Journal of Young Pharmacists

LETTER TO EDITOR
Year
: 2009  |  Volume : 1  |  Issue : 3  |  Page : 284-

Ivabradine: Novel if channel inhibitor


H Ameya1, A Kumar2,  
1 Faculty of Medicine, AIMST University, Malaysia
2 Unit of Pharmacology, Faculty of Medicine, Malaysia

Correspondence Address:
H Ameya
Faculty of Medicine, AIMST University
Malaysia




How to cite this article:
Ameya H, Kumar A. Ivabradine: Novel if channel inhibitor.J Young Pharmacists 2009;1:284-284


How to cite this URL:
Ameya H, Kumar A. Ivabradine: Novel if channel inhibitor. J Young Pharmacists [serial online] 2009 [cited 2014 Apr 16 ];1:284-284
Available from: http://www.jyoungpharm.in/text.asp?2009/1/3/284/57073


Full Text

Pacemaker activity of the heart involves interplay between several ionic currents that influence spontaneous diastolic depolarization of the sinoatrial node, including I f current. The search for pure heart rate-lowering agents to prevent angina without over all adverse effects of β-blockers[1] began more than three decades ago. The discovery of I f current and I f channels offered a possible approach to the developing pure heart rate-lowering agents. [1]

Ivabradine is a selective I f channel blocker drug which can be used in the treatment of angina. Ivabradine causes bradycardia without any negative inotropic effects. It causes an immediate increase in coronary blood flow due to an increase in the diastolic time interval during which blood flows to the myocardium. Ivabradine reduces myocardial oxygen demand, improves exercise capacity and preserves ventricular contractility. Further Ivabradine does not change any major electrophysiological parameters unrelated to heart rate. 'Pure' heart-rate lowering via I f inhibition effectively prevents angina with acceptable tolerability. [1]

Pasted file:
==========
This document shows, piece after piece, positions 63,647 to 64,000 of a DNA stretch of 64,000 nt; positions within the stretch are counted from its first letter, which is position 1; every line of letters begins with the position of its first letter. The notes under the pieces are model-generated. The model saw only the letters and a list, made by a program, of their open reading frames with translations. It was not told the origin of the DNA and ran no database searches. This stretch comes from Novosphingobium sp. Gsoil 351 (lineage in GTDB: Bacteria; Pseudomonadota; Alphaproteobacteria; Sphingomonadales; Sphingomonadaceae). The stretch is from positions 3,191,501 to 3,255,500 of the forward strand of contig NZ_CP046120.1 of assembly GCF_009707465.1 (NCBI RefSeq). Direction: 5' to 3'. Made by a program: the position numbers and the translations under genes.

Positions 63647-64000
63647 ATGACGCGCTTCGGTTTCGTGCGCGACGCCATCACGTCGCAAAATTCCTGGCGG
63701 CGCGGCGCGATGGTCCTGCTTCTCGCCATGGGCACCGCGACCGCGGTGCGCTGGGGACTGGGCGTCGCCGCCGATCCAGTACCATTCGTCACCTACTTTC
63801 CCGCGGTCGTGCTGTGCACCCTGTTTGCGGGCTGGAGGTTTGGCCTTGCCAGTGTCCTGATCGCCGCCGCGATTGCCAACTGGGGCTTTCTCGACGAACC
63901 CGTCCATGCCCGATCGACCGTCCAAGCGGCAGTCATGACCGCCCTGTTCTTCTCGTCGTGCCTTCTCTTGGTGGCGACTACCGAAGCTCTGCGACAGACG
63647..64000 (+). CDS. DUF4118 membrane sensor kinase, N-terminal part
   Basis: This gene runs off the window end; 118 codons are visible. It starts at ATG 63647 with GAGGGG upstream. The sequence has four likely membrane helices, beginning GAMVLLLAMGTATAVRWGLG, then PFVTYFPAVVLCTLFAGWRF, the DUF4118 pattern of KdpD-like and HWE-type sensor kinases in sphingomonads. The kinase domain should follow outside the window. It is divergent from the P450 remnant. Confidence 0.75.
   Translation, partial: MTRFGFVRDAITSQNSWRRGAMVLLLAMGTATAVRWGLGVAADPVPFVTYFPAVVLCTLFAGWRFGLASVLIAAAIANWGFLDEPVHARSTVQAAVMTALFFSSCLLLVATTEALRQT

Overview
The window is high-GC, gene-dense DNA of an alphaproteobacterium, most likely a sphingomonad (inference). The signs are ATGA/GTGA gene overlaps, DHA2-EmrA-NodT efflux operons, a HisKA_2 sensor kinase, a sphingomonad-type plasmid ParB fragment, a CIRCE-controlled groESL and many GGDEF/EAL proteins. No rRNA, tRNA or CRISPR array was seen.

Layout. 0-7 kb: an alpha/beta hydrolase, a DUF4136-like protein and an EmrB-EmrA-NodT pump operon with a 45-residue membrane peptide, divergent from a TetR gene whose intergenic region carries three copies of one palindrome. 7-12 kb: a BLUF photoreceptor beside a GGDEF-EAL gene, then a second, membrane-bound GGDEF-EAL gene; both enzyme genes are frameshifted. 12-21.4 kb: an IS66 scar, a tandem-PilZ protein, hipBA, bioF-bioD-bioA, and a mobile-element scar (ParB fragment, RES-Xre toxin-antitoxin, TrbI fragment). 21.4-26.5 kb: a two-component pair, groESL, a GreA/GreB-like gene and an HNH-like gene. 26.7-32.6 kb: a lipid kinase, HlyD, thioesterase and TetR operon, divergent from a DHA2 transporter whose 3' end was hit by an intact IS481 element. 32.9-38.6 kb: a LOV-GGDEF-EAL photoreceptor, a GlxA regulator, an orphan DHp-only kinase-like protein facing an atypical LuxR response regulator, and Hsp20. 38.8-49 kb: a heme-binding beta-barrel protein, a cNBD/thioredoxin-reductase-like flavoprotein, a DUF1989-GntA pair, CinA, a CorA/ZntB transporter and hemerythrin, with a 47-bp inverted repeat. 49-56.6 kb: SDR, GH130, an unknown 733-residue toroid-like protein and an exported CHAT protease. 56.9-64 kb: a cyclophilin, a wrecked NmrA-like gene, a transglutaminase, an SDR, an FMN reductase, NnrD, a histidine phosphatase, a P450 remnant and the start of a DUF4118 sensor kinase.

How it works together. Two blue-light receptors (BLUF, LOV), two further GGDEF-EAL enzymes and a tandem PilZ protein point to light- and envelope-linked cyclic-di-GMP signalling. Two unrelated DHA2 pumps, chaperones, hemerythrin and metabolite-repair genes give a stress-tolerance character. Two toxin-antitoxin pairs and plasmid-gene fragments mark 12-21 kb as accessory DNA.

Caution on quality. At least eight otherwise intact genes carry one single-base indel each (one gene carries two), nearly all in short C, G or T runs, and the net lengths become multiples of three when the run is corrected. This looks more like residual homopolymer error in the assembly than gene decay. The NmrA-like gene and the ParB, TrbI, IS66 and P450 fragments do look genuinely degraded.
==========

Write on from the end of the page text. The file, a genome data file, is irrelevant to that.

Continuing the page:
Ivabradine effectively prevents angina and concomitantly reduces ischemia. Ivabradine 5 mg and 7.5 mg twice daily (bid) are the licensed dosages for the treatment of stable angina. [1],[2]

About 14.5% of all patients taking the drug experience 'luminous phenomena' (sensations of enhanced brightness in a fully maintained visual field). This is probably due to blockage of Ih ion channels in the retina which are very similar to cardiac If. These symptoms are mild, transient and fully reversible. Bradycardia occurs in two per cent of the patients. Headaches, AV block, ventricular extrasystoles and dizziness are also associated with the use of Ivabradine.[1]

Ivabradine is contraindicated in severe bradycardia, moderate to severe heart failure, severe hypotension, second and third degree heart blocks. Its use is not recommended in cardiac arrhythmias that interfere with sinus node function. [1]

Ivabradine is indicated for chronic stable angina in sinus rhythm patients who have a contraindication or intolerance to beta blockers and a high resting heart rate. [2],[3]

References

1Sulfi S, Timmis AD. Ivabradine-the first selective sinus node If channel inhibitor in the treatment of stable angina. Int J Clin Pract 2006;60:222-8.
2Tardif JC, Ford I, Tendera M, Bourassa MG, Fox K. Efficacy of ivabradine: A new selective I (f) inhibitor, compared with atenolol in patients with chronic stable angina. Eur Heart J 2005;26:2529-36.
3Anonymous. New medicines: Procoralan. Pharmaceutical Journal 2006;276:131.